10 terrifying tales set in nonprofit and philanthropy guaranteed to give you shivers

[Image description: Three jack-o-lantern pumpkins with menacing faces, one directly facing the camera. Image by Vladvictoria on Pixabay.]

Happy Halloween everyone! Below are the 10 winners of the Nonprofit AF Scary Story Contest 2022. Thank you to the dozens of colleagues who sent in entries. I read them all under a blanket with a flashlight, shivering with mounting fear and dread as if I was creating a budget using a funder’s budget format set in Word. It was a very difficult task to choose the 10 winners. We have some talented writers (and at least one amazing actor, as you’ll see in a video below) in our sector. These stories won based on creativity, scariness, and originality. Understandably, many colleagues asked to remain anonymous. I did very little editing, except to add Oxford Commas. I hope you enjoy them as much as I did!

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Greek Myths if They Were Set in the Nonprofit Sector

[Image description: A stone statue of Heracles against a blue sky. He is standing, clad with a cloth around his waste, one hand resting on the head of a lion. Image by FelixMittermeier on Pixabay]

Over the past several months, my kids have been obsessed with Greek Mythology, thanks to a podcast they listen to called “Greeking Out.” Greek myths are awesome, and there’s a lot they can teach us. Actually, many of the terms we use in this sector have Greek origins. For instance, the word “philanthropy” comes from the Greek “philos” which means “love of” and “anthropos” which means “burdensome and pointless grant applications.”

Anyway, while listening to Greeking Out with the kids, I couldn’t help but imagine these iconic stories being set in the nonprofit sector, so I wrote some of them out below. Enjoy. (And stop judging. Like your Saturday nights are so much more interesting.)

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What Loot, the show on Apple TV+, gets right and wrong about nonprofit and philanthropy

[Image description: A yacht at a port in Corsica France. Image by markusspiske on Pixabay]

Hi everyone. It’s been a while since I’ve written about a TV show. I was scarred by Game of Thrones and its outlandish, horrifying ending (turns out Daenerys, Mother of Dragons, Khaleesi of the Great Grass Sea, stole classified nuclear documents, kept them at her castle, and engaged in espionage for the White Walkers). But so many people (2) have asked for my opinion on the new show Loot, that I am compelled to dust off my TV analysis skills, which got a significant number (4) of endorsements on my LinkedIn profile.

For folks who have not seen it, there will be **SPOILERS** so please feel free to skip this post if needed. We will be back to regular rants and shenanigans next week.

Loot stars the amazing Maya Rudolph as Molly Wells, who lives a ridiculously lavish life—she gets a yacht on her birthday, and David Chang is her personal chef—with her billionaire tech tycoon husband John Novak (played by Adam Scott). She finds out Novak has been cheating on her, files for divorce, and keeps 87 Billion dollars. Hurt and untethered, she parties hard, embarrasses herself in public, which leads to a phone call from Sofia Salinas (played by Michaela Jaé Rodriguez), the ED of her foundation. Molly had no idea she even had foundation. The ten short episodes follow her as she learns about philanthropy and nonprofit, rediscovers love, and grows as an individual. Clearly this is at least partly inspired by MacKenzie Scott.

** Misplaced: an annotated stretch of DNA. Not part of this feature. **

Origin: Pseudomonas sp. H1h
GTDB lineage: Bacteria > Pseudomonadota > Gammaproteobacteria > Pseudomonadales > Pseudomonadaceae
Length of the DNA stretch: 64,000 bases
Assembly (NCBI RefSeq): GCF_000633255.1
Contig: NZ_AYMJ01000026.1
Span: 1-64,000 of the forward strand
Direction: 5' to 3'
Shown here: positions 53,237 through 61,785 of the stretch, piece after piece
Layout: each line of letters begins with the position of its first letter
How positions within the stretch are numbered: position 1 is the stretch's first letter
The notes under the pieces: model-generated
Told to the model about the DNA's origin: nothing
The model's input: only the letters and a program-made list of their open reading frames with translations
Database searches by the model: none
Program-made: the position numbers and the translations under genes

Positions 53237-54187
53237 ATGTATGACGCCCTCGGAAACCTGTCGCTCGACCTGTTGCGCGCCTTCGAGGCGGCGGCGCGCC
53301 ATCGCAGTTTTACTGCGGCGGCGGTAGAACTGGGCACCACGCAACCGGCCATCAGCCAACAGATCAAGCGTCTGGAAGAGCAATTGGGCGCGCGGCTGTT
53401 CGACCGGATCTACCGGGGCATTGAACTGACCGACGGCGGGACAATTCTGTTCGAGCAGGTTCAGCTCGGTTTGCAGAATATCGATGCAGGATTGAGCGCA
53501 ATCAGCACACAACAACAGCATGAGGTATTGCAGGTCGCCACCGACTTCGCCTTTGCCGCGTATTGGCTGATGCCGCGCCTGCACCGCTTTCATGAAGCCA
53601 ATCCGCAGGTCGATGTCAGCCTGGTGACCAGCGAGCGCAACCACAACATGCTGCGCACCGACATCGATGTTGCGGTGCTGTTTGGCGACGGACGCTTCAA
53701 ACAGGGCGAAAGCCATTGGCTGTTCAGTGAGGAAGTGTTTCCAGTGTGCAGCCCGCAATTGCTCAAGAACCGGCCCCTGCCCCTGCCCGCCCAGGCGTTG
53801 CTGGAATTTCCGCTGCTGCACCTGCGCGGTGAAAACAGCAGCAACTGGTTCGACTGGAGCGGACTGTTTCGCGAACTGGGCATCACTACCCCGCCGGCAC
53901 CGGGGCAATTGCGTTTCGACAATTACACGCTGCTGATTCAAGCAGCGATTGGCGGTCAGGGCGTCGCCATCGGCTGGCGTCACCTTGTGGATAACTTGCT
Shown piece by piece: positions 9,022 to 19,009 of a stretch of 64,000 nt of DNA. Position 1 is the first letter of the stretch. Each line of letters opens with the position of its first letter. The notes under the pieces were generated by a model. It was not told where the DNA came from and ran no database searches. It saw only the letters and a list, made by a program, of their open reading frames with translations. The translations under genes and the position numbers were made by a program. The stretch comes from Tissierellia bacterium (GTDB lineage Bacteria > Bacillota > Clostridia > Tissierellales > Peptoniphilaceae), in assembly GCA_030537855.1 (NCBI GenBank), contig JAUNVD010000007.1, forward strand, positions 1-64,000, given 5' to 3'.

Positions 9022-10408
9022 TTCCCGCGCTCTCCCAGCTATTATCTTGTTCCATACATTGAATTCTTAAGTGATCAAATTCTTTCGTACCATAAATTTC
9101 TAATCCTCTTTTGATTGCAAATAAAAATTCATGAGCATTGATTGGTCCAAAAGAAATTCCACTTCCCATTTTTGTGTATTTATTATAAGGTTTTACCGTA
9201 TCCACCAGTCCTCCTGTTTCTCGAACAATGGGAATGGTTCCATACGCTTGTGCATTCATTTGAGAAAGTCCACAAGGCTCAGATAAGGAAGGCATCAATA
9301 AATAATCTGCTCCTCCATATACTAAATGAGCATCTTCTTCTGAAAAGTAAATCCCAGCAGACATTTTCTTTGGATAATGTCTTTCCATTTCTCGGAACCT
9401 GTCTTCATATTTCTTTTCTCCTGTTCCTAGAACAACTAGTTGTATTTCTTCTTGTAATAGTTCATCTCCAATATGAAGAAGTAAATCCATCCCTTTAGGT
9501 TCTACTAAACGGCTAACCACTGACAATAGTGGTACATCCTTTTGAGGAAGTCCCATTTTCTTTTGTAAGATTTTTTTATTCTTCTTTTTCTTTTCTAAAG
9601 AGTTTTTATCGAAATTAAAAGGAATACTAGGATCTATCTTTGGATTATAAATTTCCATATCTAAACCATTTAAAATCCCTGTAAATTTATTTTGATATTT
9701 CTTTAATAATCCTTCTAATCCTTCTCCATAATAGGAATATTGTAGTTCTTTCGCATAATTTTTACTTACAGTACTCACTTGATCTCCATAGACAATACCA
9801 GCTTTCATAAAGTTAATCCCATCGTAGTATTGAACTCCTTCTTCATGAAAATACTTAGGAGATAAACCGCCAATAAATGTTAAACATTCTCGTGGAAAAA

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Nonprofits: Get over learned helplessness and stop standing in your own way

[Image description: A pug shrouded in a beige blanket, just their face peeking out as if wearing a hooded cloak, looking tired or maybe just unimpressed. Image by Matthew Henry on Unsplash. I love this picture. It’s creative commons, so feel free to use it]

Hi everyone. I’m back after taking the month of July off from writing! During these past four weeks I took the kids on trips, attended a wedding (outdoor) for the first time in years, read some books in a hammock, removed the (probably sentient by now) leftovers from my fridge, and watched “The Bear” and “The Old Man,” which made me very glad I’m in nonprofit, a field that can be very intense but usually not deadly intense like international espionage, or, worse, the restaurant business.   

I’ve missed you all and hope you’ve been finding time to relax and recharge as well. Apologies in advance for the roughness of this post. My brain is still on vacation mode, so it may take a few weeks before I am at 100%.  

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“Plaque and Sack”: The art of getting rid of terrible board members while making them feel appreciated

[Image description: A hand holding a clear glass globe with a flat bottom. It looks like an award of some kind. Image by David Dvořáček on Unsplash]

Hi everyone, in honor of Juneteenth, I want funders and donors to remember that only 1.8% of traditional philanthropic dollars go to Black-led orgs. So, if you’ve released or are releasing a statement about Juneteenth, back it up by giving significant money to Black orgs and movements.

In our line of work, there are amazing board members who make our lives easier. They look out for staff; remember their birthdays and send flowers; advocate for equitable policies like paid family leave and sabbaticals; and pick up the tabs at lunch and coffee.

And then there are board members whose unholy presence constantly threatens to open a gate for ancient god Cthulhu to enter this reality and cover the land in a thousand years of agony; who are so irritating and possibly destructive that you imagine a giant squid-faced being ravaging the world and you think “that might not be so bad.”

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